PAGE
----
as, firstly, not a natural given but the interpretative construction of raw
sense data, and secondly, the action of directing consciousness. We are returned
to the fundamental brain/mind distinction, to the ghost in the machine.
The loss of orientation constructed into the architecture of HERE thematises
the individual cognitive negotiation of space as its first point of reference.
A radical form of interiority, the experience of being behind one’s own
perceptions physically, precipitates, in Johns-Messenger’s terms, ‘the
perceptual priority over presence.’ It amounts to a critique of formalism’s
refuge, objecthood itself. The critique of presence proposed in HERE is consistent
with, and emanates from, quantum physics, that is, from a materialist reassessment
of materiality. This reassessment exhibits a complex and fascinating relation
between acts of cognition and what is perceived.
The relation is chiasmic: the perceptual critique of presence though physics
is simultaneously the physical critique of perception. Natasha Johns-Messenger
advances the example of dead stars seen as bright (live) in the night sky through
what amounts to a play of simulacra in nature. The philosophical critique of
presence in one mode, from science and analytical philosophy, runs parallel
to a philosophical critique of presence in another mode, the critique of the
metaphysics of presence, a cultural or ideological critique variously exemplified
by deconstruction, Baudrillard, Jameson, Deleuze…, although with this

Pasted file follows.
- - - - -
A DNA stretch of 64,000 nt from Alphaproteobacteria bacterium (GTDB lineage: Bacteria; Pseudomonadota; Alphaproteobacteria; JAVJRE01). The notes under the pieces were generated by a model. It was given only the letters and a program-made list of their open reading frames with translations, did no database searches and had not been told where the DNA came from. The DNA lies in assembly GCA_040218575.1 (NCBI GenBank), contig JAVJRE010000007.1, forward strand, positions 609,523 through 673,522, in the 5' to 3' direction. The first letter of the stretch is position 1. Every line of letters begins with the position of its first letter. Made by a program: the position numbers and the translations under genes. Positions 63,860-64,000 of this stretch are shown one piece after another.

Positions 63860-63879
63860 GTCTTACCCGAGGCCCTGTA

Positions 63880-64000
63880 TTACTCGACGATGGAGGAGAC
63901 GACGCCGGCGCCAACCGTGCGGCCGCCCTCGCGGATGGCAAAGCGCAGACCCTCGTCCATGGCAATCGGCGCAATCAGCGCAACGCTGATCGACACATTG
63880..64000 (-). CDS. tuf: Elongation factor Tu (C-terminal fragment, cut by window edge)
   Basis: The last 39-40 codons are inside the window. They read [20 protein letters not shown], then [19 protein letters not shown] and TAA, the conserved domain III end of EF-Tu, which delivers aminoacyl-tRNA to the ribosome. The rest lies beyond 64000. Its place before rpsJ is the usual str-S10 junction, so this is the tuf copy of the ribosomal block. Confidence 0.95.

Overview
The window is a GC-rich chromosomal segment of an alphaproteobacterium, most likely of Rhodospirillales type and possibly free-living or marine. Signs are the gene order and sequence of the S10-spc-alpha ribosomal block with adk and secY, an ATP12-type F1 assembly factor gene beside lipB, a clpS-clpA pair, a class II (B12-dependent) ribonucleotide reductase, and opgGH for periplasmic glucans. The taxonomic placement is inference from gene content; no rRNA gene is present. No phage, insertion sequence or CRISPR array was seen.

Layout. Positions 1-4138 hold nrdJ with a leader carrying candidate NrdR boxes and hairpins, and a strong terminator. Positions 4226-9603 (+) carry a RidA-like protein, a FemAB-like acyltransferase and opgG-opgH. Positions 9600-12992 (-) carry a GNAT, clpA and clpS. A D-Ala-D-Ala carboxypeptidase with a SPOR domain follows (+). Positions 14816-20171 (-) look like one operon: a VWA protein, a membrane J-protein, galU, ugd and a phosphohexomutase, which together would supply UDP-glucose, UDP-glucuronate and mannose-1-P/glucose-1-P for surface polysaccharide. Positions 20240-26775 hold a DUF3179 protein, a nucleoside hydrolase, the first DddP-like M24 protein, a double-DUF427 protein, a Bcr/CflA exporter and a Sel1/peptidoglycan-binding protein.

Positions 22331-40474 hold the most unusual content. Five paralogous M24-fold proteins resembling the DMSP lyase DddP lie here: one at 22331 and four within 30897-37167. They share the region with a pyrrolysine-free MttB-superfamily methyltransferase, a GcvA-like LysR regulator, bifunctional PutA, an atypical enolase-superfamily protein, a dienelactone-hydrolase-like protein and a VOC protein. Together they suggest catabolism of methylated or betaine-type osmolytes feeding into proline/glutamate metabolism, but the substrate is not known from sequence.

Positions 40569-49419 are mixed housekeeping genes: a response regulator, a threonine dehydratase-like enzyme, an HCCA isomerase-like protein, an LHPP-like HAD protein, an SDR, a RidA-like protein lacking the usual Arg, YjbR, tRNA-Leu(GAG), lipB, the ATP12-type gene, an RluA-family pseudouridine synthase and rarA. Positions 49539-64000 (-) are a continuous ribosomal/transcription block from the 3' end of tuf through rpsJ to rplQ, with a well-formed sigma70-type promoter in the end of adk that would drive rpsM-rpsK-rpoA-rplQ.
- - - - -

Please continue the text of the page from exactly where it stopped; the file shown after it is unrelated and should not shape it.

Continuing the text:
discourse the persistence of the dead star is likely to be Hegel or Elvis. Both
senses of the critique of presence, that physical and the metaphysical, converge
in Johns-Messenger’s work, dissolving the object certainties of presence,
rendering them anxious.
The object certainty of ‘here’/HERE is anxious in yet another way.
‘Here’ immediately postulates a ‘there’, spatially and
temporally. ‘Here’ invokes the grammar of fixation, of location
and placement. This ‘here, now’ participates in the instability
of somewhere-else and some-other-time, of which it is a part and which it inevitably
becomes. The fact that HERE is assiduously consistent with its material surroundings
creates its autobiography, is indexical of its historic moment, of its already
specific and receding contemporaneity. HERE has been constructed to be dismantled
and reassembled. Transposed, it is the ‘there’ of somewhere else.
‘Here’, seemingly certain, is a tenuous refuge of slight comfort.
It is perpetually impermanent. Paradox is reiterated in excess of the ocular,
in the material circumstances of HERE and through its thematisations of the
word/name itself. HERE resides in the temporary nature of permanence.